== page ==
C-Reactive Protein

Vol. 7 •Issue 11 • Page 29
C-Reactive Protein

Inflammatory marker or predictor of outcomes

Inflammation is the normal protective process by the human body in response to external or internal triggers. Over the past decade, many mysteries of the human inflammatory response have been unraveled, including the fact that numerous biochemical mediator substances are involved.

Each of these has an interactive role in the process that defines inflammation. Some of these substances have been studied for use as predictors of disease processes. One of these is C-reactive protein (CRP).

CRP in Inflammation

The process of atherosclerotic plaque development begins with risk factors that promote endothelial cell damage within the vessel wall, such as cigarette smoking, hypertension, atherogenic lipoproteins and hyperglycemia.1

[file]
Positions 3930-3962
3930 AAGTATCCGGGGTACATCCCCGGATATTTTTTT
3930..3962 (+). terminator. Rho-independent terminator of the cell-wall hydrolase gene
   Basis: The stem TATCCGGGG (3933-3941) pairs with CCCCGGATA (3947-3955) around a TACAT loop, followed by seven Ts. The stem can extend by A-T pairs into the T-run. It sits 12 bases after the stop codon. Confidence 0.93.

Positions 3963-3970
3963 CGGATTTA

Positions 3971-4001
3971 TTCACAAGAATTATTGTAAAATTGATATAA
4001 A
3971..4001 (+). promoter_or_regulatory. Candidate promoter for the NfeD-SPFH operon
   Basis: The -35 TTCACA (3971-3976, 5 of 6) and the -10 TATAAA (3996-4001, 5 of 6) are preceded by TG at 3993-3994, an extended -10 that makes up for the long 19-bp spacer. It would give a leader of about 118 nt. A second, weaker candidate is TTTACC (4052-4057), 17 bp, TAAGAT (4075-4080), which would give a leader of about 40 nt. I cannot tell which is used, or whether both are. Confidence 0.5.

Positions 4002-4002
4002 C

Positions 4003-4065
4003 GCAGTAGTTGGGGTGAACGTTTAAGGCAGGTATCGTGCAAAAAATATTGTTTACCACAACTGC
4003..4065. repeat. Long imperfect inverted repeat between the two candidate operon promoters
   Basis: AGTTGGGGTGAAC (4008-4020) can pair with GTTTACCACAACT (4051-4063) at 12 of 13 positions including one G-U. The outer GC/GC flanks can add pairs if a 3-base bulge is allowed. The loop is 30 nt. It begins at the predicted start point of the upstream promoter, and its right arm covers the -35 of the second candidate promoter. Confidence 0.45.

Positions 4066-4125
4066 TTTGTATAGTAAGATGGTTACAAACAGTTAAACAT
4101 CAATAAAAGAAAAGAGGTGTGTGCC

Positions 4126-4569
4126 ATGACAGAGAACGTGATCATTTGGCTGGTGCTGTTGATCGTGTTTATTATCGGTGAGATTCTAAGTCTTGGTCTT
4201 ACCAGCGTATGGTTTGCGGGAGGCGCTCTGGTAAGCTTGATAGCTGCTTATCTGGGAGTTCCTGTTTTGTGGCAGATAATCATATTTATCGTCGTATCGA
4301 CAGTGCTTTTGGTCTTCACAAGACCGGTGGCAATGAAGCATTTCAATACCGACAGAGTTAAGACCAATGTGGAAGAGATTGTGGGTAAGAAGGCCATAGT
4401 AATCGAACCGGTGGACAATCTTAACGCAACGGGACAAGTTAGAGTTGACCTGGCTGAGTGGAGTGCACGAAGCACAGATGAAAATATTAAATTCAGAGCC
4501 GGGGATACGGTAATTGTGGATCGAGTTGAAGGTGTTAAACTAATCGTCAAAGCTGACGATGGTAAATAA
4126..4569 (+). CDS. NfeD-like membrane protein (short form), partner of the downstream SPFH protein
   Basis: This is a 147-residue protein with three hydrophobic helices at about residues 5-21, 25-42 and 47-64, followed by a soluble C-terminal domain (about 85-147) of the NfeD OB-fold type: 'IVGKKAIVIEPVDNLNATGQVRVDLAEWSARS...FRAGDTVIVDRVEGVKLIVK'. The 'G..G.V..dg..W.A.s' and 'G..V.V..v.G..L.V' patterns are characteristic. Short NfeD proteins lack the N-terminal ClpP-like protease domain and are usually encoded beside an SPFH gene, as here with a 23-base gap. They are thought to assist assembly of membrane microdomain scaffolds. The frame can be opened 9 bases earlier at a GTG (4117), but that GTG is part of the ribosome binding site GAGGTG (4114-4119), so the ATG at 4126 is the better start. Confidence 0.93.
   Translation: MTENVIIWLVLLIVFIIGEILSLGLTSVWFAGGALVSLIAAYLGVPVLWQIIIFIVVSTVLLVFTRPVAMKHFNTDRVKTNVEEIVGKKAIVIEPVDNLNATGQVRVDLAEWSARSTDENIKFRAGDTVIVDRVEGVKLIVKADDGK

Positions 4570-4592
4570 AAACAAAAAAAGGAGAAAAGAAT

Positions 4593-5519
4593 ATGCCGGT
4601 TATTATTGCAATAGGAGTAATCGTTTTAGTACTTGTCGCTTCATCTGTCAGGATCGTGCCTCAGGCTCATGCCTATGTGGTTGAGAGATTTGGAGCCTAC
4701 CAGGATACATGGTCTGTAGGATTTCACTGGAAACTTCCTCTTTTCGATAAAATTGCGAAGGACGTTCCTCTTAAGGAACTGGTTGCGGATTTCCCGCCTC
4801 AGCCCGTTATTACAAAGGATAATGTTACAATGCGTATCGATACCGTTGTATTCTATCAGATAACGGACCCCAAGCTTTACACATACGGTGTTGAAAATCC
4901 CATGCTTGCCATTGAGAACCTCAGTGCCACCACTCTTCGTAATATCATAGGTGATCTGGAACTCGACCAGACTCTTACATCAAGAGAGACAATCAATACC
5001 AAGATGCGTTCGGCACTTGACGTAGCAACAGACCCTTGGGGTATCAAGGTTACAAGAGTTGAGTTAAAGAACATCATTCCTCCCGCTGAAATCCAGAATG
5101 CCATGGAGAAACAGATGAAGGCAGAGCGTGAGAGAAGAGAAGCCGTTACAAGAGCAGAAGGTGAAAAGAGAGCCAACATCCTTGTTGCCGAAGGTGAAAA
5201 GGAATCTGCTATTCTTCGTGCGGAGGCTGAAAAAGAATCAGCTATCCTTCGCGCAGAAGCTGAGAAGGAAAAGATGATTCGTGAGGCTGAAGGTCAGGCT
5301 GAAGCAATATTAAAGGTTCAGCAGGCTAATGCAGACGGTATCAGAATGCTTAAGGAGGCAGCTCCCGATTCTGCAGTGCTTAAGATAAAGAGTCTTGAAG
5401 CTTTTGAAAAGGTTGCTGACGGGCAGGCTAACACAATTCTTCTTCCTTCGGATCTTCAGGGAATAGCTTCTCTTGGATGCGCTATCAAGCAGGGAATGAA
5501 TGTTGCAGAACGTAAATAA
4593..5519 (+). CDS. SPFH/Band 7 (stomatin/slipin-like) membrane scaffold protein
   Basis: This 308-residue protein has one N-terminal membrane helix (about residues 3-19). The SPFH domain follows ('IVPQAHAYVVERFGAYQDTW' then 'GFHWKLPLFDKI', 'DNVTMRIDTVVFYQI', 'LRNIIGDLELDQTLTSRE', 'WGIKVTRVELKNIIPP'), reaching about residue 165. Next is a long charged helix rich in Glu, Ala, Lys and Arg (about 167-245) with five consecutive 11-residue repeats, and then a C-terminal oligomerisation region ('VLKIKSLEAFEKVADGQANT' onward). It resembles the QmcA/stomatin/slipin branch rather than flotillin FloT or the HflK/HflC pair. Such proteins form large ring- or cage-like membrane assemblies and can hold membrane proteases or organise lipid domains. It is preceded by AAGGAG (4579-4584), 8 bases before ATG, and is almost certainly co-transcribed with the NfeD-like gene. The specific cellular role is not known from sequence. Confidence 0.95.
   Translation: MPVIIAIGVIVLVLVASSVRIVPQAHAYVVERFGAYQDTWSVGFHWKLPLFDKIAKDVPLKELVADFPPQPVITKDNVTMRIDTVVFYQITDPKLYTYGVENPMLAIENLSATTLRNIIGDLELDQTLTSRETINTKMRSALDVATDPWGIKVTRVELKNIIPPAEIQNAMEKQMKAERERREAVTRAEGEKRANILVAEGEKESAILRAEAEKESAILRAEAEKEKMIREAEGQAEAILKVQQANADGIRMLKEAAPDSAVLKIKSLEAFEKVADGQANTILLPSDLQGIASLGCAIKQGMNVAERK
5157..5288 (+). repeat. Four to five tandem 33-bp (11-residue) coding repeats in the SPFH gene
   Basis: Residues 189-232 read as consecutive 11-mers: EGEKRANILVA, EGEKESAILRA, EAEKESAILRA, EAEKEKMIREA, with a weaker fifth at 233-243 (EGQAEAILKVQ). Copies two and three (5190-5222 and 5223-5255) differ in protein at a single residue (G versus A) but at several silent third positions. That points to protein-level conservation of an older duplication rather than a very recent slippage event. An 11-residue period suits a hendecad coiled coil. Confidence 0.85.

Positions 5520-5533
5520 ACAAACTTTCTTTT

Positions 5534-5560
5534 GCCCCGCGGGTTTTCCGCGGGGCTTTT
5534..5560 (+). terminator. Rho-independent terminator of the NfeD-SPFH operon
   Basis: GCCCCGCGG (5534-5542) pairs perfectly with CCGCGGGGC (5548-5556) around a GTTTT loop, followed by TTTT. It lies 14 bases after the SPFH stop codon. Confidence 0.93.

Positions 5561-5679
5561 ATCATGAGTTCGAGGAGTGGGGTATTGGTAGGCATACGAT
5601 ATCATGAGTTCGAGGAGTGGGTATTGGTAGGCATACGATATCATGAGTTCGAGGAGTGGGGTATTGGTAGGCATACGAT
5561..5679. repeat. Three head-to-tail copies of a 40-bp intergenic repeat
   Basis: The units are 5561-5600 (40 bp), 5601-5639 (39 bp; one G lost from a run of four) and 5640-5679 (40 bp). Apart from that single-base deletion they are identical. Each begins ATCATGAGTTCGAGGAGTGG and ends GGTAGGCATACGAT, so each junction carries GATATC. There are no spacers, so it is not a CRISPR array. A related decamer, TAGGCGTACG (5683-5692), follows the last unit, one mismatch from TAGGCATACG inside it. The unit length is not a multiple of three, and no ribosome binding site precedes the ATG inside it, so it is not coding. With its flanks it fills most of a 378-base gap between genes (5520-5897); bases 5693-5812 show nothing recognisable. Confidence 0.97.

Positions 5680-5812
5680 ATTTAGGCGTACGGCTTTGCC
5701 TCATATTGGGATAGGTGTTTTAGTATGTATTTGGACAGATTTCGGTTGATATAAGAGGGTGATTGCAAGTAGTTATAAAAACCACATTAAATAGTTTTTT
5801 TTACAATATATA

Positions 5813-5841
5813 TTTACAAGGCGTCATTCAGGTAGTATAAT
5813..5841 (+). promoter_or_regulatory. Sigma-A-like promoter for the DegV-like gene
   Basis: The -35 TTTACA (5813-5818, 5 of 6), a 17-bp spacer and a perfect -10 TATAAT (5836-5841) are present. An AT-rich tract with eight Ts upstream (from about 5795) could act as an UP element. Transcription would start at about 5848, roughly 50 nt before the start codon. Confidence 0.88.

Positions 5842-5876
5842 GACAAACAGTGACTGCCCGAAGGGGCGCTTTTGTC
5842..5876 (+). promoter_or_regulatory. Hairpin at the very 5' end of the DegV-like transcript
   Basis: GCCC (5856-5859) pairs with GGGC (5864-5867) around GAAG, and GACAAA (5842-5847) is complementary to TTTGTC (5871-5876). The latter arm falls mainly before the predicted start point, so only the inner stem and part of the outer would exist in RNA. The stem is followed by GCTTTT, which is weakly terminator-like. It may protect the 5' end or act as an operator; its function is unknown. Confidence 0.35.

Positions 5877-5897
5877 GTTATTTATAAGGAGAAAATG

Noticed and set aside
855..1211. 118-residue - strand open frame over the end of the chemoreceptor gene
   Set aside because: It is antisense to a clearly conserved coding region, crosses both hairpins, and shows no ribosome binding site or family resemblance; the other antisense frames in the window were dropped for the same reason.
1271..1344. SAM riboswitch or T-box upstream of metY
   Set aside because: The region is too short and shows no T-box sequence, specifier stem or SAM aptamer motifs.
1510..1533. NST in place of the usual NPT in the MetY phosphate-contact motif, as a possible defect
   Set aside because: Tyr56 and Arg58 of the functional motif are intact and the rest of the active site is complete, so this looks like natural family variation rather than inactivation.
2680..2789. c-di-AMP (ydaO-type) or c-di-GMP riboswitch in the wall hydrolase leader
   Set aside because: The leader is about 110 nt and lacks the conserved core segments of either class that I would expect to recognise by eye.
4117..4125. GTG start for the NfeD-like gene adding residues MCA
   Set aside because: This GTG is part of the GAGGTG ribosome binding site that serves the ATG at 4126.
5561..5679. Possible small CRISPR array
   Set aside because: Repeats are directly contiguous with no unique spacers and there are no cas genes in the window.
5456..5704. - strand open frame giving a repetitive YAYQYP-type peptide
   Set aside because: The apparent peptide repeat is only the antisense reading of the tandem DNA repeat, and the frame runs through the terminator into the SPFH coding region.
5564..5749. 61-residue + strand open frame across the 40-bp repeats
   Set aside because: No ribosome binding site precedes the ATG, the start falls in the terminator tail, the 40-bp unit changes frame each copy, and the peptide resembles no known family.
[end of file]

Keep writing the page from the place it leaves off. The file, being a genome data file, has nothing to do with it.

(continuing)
These factors give rise to noxious stimuli that cause release of monocytes, which migrate to the subintimal space, transform into macrophages and, along with lipoproteins, create the fatty streak thought to be responsible for plaque formation. Further cell wall injury within the vessel attracts mast cells, macrophages and activated T cells, which adhere and increase plaque size.

Activated enzymes and other substances may weaken the atherosclerotic plaque cap, making it prone to rupture.1 The ruptured core exposes it to blood, which promotes thrombosis. Proinflammatory cytokines, various interleukins and tumor necrosis factor-alpha are bioactive substances involved throughout this process.